Science Fiction Dictionary
A  B  C  D  E  F  G  H  I  J  K  L  M  N  O  P  Q  R  S  T  U  V  W  X  Y  Z

Latest By
Category:


Armor
Artificial Intelligence
Biology
Clothing
Communication
Computers
Culture
Data Storage
Displays
Engineering
Entertainment
Food
Input Devices
Lifestyle
Living Space
Manufacturing
Material
Media
Medical
Miscellaneous
Robotics
Security
Space Tech
Spacecraft
Surveillance
Transportation
Travel
Vehicle
Virtual Person
Warfare
Weapon
Work

"Human beings hardly ever learn from the experience of others. They learn; when they do, which isn't often, on their own, the hard way."
- Robert Heinlein

Metal Message In Space  
  A message sent to other worlds, inscribed on metal.  

This is the first instance of the idea of using some sort of very durable material (meta) to create a universally readable message sent physically across space to another race of beings.

This message cylinder was sent by rocket, and survived a trip through the atmosphere of Earth. Note that it was not sent on an exploratory spacecraft.

Nearly an hour later, the three scientists succeeded in removing the end of the metal cylinder. The delay was caused by the deep dent in the “cap," and this latter proved to be a solid piece of metal with a tapered neck, at the narrow end of which was a left-handed screw. At first glance they thought the cylinder empty, but a closer inspection revealed that there was an inner cylinder of some very thin metal. Withdrawing this, they were surprised to find that it was a rolled-up sheet of a thin, dark metal strange to them. Spreading this out with some difficulty, and holding it down with heavy paper weights, they proceeded to examine a variety of inscriptions with which it was covered.


(The message capsule from 'The Menace From Space' by John Edwards)

“Seems to have been rolled up some time, to judge from the spring in it," observed Haskell. Morrison nodded. “That is not surprising, if it comes from the place I surmise.” Bradbury, who had temporarily forgotten even his beloved red moss in this new development, looked at him inquiringly, but Morrison was concentrating upon the sheet of inscriptions. This was about eight inches wide, and had unrolled to a length of two feet or so. Near the left-hand edge as they looked at it was inscribed a disc which, from the multitude of rays emanating from it, might be taken to represent the sun. Very close to this was a tiny circle, while three slightly larger discs were shown at varying distances of a few inches. Extending across the full width of the right-hand end of the sheet, rvas a series of curved scratches upon which was super-imposed a vertical arrangement of strange letters. A similar series of vertical characters in several columns, and of smaller size, occupied the top left corner.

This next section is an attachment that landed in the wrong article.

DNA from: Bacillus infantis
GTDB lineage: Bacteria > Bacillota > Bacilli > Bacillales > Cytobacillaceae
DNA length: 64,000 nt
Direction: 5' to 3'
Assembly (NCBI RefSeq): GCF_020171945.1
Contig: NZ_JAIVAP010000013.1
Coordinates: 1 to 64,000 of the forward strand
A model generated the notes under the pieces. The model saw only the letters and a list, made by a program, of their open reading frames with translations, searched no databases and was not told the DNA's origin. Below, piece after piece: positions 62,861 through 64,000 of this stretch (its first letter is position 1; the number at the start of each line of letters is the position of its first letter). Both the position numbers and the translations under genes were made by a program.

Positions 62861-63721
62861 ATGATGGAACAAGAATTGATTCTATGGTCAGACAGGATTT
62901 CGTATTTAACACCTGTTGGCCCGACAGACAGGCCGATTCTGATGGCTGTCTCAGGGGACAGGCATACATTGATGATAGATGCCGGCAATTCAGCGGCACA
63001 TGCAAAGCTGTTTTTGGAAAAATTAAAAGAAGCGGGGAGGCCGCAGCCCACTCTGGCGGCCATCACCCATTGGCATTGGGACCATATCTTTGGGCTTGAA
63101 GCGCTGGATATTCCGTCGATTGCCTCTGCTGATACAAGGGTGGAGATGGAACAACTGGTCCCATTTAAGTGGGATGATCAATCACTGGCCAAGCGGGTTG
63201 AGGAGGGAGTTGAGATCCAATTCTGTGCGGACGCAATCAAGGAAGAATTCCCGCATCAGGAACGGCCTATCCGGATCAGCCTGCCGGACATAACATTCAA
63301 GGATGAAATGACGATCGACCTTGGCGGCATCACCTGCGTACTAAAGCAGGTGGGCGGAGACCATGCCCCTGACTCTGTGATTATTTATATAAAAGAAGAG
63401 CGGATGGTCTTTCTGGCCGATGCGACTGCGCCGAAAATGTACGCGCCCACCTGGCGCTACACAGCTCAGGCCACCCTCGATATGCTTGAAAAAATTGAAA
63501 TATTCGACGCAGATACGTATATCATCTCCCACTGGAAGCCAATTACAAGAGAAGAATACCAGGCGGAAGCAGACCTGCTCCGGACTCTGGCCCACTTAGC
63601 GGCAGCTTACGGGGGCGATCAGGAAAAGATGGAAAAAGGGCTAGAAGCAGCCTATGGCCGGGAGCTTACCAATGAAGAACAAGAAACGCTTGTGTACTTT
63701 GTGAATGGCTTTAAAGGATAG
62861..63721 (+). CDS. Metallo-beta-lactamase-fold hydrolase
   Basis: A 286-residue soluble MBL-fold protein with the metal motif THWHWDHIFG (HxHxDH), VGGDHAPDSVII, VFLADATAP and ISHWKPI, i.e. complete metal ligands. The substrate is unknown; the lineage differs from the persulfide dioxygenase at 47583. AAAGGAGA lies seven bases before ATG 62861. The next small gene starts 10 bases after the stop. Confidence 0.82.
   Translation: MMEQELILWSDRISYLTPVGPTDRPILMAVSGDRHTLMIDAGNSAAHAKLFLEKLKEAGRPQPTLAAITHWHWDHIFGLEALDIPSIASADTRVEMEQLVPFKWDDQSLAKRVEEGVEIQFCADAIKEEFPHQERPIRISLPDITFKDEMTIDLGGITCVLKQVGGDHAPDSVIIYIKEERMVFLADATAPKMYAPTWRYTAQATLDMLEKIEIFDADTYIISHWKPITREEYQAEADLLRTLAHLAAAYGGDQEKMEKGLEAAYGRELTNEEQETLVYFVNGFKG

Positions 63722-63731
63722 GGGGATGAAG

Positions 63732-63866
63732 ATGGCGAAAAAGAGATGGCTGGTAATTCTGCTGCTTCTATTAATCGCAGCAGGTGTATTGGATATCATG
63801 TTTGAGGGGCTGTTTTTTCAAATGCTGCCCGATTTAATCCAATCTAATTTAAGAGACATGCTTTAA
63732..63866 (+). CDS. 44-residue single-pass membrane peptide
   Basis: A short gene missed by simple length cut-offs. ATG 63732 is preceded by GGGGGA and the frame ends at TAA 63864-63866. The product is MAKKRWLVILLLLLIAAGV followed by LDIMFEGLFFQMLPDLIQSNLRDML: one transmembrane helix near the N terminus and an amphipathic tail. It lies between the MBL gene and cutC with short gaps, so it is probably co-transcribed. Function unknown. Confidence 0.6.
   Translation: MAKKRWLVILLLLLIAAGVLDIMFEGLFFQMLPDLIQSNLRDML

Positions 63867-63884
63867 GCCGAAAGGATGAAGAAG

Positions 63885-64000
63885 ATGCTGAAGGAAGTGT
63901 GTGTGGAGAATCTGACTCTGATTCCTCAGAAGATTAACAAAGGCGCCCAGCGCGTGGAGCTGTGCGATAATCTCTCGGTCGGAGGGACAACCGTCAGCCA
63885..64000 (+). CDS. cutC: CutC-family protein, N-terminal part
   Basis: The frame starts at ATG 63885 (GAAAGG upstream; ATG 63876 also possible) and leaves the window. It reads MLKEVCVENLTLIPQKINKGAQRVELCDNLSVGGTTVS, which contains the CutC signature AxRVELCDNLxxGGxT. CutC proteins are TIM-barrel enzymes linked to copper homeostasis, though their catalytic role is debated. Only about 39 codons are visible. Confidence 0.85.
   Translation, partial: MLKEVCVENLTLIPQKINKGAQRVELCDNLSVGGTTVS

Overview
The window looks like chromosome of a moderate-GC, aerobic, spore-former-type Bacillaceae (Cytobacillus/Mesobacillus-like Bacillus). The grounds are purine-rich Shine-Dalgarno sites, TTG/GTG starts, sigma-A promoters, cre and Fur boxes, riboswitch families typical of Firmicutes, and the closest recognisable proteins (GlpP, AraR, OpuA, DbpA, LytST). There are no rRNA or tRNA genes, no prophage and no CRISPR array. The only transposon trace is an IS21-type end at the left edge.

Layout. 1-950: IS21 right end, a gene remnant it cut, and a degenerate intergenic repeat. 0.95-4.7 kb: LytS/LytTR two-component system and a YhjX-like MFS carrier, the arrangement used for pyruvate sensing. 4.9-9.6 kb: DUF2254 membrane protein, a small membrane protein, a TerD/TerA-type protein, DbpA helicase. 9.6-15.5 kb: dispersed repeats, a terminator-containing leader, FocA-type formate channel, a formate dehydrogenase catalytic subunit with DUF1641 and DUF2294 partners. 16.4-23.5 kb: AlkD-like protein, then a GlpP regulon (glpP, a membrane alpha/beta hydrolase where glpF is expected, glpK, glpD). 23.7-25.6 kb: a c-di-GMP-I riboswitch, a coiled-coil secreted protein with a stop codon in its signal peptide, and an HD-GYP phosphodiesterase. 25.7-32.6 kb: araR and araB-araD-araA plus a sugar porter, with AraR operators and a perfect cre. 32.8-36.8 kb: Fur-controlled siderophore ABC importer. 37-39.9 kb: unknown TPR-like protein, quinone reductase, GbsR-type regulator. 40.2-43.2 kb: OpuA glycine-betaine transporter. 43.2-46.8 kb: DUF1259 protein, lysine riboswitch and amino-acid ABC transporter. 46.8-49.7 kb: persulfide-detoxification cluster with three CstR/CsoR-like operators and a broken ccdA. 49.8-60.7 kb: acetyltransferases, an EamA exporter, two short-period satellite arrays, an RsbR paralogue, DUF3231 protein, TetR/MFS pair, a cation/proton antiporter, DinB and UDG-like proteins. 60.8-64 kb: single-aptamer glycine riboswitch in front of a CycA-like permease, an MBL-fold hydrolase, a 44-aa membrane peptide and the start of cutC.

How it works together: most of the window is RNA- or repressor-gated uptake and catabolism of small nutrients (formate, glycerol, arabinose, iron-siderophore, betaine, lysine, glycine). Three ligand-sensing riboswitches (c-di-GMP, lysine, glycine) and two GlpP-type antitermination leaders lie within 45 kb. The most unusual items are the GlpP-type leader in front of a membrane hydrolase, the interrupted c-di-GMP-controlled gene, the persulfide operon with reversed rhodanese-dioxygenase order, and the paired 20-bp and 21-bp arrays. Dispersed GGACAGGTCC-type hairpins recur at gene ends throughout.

(The alien chart from 'The Menace From Space' by John Edwards)

Similar printing, if such it was, labeled each small disc.

Over all, on the left, right, top, and bottom of this strange “chart" were four great symbols which could be taken for nothing else but a variation of arrow-heads, indicating direction.

There was a dead silence for several minutes in the library, while each man formed his own conclusions about the queer chart before them. Then Morrison heaved a great sigh as he stood back from the table.

“There,” he said impressively, “you have a universal cryptogram — yet it is one which can be interpreted by any intelligent creature on any planet in the Solar System! The printing we cannot interpret straight away — but that matters little. The sketch is self-explanatory; that is, to anyone endowed with average intelligence.”